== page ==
Skip to Content
North Carolina Newspapers

Winston-Salem chronicle. (Winston-Salem, N.C.) 1974-current, October 13, 2016, Page B7, Image 17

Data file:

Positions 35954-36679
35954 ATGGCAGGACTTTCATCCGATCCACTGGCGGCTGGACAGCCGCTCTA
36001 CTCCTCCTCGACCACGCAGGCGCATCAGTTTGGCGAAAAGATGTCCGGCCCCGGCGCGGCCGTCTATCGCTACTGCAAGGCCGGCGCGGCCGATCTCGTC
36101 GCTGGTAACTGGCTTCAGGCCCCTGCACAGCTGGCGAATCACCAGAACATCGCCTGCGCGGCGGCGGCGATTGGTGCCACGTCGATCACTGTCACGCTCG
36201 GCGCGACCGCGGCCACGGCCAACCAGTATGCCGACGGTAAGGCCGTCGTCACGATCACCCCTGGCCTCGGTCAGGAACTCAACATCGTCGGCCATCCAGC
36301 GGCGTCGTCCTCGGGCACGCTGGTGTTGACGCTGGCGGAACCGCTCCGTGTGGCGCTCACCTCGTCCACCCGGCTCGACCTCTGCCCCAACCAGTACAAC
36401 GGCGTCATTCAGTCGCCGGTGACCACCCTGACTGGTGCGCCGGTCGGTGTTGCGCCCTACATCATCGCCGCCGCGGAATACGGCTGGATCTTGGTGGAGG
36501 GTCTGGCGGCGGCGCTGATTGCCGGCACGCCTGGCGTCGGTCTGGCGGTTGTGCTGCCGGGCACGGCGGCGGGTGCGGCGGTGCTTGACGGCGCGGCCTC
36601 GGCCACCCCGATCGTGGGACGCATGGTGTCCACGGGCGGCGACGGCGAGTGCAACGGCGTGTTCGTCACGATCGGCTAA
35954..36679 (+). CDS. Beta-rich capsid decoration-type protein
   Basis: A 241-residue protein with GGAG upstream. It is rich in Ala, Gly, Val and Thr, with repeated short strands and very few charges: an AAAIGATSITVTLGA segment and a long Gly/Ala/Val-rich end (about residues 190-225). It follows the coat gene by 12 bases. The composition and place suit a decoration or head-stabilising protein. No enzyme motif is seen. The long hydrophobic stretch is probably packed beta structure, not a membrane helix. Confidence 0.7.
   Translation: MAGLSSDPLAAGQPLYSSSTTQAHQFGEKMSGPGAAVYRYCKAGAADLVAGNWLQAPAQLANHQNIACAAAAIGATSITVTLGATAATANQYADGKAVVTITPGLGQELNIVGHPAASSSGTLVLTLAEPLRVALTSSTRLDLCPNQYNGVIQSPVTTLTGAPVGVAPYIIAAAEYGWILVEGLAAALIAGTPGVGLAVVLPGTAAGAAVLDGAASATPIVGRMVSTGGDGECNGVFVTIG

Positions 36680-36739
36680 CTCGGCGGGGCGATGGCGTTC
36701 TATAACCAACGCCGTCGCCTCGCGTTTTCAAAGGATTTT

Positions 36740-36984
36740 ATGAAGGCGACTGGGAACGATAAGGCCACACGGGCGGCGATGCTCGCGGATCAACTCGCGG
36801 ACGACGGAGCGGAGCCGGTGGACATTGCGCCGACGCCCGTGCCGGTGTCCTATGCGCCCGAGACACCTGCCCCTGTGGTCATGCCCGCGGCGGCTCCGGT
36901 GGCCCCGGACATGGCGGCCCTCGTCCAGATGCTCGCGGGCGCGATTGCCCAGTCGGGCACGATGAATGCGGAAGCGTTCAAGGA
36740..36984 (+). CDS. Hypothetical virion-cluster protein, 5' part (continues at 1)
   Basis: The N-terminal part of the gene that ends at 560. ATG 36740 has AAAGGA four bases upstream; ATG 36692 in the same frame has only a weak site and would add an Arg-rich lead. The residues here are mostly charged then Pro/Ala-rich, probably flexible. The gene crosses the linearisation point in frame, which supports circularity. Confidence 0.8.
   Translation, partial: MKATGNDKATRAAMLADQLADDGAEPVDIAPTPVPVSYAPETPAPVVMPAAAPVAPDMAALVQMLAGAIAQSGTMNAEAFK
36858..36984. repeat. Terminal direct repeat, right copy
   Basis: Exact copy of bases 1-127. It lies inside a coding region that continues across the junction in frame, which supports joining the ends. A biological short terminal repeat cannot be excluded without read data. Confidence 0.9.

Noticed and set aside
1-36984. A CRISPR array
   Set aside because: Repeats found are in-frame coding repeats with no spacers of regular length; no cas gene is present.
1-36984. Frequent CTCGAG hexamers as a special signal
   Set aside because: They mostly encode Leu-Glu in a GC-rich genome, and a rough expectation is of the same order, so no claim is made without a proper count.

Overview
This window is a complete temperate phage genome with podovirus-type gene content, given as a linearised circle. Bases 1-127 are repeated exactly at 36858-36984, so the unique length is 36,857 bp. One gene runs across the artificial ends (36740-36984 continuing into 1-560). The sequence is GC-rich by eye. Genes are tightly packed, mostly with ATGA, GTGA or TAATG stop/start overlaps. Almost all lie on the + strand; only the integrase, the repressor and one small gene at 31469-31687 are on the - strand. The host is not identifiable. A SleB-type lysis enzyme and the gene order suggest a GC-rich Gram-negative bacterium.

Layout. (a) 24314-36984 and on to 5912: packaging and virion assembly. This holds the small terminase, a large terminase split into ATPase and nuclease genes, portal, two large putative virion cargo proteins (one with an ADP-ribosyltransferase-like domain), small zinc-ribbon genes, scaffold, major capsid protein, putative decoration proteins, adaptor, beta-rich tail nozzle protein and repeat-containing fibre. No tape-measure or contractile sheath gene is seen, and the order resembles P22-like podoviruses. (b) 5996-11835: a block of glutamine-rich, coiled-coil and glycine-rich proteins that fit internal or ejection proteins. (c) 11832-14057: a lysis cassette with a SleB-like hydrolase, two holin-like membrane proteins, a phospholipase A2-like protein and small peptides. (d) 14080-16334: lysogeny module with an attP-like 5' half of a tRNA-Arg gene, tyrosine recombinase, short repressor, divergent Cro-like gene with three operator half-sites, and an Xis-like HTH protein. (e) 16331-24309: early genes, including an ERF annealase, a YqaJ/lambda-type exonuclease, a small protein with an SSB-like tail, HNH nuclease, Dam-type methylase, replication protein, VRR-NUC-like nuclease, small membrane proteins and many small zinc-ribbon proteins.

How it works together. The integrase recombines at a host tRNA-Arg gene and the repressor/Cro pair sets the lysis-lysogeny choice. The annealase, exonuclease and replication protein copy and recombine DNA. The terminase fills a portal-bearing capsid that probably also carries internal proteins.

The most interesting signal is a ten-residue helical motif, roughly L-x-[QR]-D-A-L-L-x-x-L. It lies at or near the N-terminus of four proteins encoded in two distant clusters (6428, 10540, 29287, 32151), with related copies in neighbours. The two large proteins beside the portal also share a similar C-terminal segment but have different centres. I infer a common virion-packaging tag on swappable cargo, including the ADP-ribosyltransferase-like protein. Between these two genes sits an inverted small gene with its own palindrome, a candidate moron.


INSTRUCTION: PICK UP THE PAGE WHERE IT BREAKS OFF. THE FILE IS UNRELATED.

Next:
Below is the OCR text representation of this newspaper page. It is also available as plain text as well as XML.